Predicting Success in the Baltimore City Drug Treatment Court: The Influence of Personal Characteristics and Suspended Sentence Length

Brook W. Kearley, University of Maryland at College Park
Denise C. Gottfredson, University of Maryland at College Park

While findings regarding drug treatment court (DTC) outcomes have been positive, said findings are often based on small-scale, local process evaluations. Further, few studies have provided information on the kind of individuals who are most likely to achieve success in DTCs, and little is known about the structural and process characteristics of DTCs and how those characteristics relate to succcessful outcomes. Using data from a randomized study of the Baltimore City Drug Treatment Court, this paper attempts to address some of the weaknesses of prior research. The predictors of successful DTC graduation were explored through an examination of personal characteristics such as age, race, gender, marital status, employment, education, dependents, type of charge, prior arrests, prior convictions, and addiction severity. In addition, the length of the suspended sentence was examined to assess the degree to which the threat of sentence reimposition encouraged successful outcomes. Findings from the logistic regression analysis suggest that addiction severity level and court of assignment are important predictors of graduation from the Baltimore City Drug Treatment Court. Future research is necessary to explore the extent of both unmeasured differences between the District and Circuit Court populations and differential handling of these offender groups.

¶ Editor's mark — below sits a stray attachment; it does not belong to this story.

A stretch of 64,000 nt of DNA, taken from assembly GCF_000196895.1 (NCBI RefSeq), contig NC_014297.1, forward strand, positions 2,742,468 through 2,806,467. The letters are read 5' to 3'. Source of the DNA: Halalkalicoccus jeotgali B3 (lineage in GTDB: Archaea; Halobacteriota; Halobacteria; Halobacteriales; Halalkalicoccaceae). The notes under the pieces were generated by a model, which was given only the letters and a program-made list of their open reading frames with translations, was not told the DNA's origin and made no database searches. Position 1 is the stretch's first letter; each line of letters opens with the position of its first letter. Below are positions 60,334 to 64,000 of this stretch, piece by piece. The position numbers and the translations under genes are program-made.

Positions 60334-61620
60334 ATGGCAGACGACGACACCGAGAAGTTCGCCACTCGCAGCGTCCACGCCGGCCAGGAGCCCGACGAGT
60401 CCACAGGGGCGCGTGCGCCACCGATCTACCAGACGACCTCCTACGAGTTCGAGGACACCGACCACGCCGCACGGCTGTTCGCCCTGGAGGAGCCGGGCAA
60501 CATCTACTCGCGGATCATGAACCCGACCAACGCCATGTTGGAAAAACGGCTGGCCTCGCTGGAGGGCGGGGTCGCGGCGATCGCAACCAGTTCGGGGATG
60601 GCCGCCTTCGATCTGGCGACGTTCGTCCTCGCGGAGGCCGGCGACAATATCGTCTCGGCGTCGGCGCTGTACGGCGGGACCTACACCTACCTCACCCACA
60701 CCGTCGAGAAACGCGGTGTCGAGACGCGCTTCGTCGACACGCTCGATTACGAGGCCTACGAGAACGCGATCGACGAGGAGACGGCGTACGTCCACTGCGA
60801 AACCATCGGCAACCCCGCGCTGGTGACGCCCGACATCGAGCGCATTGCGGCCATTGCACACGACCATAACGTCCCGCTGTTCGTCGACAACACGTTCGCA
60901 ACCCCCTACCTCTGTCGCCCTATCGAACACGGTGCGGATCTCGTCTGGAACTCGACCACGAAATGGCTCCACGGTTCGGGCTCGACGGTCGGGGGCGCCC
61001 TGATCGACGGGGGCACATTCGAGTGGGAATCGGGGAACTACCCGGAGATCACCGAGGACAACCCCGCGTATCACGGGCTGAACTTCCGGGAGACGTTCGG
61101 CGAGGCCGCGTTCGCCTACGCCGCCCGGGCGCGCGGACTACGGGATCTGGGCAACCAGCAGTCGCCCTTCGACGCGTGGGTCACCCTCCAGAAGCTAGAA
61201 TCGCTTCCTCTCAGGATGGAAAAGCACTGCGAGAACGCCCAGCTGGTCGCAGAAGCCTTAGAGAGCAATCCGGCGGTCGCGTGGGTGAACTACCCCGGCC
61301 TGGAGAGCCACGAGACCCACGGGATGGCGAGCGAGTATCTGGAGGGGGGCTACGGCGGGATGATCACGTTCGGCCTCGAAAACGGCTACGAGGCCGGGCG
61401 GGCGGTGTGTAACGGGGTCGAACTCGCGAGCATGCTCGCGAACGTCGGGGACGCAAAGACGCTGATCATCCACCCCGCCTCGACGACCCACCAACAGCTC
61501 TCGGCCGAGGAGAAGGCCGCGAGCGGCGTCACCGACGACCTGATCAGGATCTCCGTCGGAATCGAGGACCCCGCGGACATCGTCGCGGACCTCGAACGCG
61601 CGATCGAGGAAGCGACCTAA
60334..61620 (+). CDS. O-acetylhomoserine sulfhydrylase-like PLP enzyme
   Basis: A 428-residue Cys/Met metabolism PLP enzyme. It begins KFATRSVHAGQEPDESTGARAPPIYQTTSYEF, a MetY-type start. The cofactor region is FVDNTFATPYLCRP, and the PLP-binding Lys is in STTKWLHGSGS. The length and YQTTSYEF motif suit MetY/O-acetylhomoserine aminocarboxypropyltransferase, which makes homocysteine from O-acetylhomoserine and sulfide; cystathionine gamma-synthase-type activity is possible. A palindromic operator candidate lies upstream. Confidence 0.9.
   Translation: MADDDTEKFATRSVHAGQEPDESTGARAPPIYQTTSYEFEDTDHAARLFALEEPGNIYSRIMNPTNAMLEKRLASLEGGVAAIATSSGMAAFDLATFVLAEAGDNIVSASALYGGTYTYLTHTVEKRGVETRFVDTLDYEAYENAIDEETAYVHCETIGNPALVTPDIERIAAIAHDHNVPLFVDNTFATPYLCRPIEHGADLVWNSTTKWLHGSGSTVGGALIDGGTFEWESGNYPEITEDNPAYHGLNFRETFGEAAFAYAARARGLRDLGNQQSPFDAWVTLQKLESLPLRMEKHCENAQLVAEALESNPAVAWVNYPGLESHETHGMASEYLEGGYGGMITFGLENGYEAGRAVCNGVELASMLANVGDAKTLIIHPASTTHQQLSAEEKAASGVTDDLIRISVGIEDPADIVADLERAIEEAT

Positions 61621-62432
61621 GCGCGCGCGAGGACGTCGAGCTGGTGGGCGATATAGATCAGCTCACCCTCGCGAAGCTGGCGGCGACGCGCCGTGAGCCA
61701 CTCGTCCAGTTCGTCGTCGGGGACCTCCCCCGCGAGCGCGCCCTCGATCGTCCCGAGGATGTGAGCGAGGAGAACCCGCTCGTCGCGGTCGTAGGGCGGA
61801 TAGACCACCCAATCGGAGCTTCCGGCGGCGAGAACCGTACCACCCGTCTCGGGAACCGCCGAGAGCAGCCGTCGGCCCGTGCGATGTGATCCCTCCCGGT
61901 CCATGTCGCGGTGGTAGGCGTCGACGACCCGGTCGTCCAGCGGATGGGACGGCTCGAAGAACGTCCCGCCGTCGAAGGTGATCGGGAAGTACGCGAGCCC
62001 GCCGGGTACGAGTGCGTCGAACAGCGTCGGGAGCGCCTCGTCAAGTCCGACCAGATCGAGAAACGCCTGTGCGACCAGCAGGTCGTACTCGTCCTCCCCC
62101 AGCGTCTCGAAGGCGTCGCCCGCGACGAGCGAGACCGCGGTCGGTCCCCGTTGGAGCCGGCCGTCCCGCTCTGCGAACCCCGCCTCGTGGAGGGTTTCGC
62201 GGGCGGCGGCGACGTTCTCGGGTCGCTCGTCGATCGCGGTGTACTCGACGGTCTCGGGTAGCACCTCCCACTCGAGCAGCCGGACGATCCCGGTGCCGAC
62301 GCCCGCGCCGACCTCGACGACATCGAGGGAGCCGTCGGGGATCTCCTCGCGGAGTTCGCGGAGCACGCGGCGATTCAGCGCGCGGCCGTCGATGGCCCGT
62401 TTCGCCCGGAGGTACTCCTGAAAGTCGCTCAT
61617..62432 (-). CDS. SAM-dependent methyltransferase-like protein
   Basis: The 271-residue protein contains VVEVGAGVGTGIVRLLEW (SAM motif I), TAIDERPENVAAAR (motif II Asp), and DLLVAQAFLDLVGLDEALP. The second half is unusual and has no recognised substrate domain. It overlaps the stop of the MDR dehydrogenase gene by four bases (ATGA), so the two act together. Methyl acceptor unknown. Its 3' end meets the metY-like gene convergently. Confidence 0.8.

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Updated 05/20/2006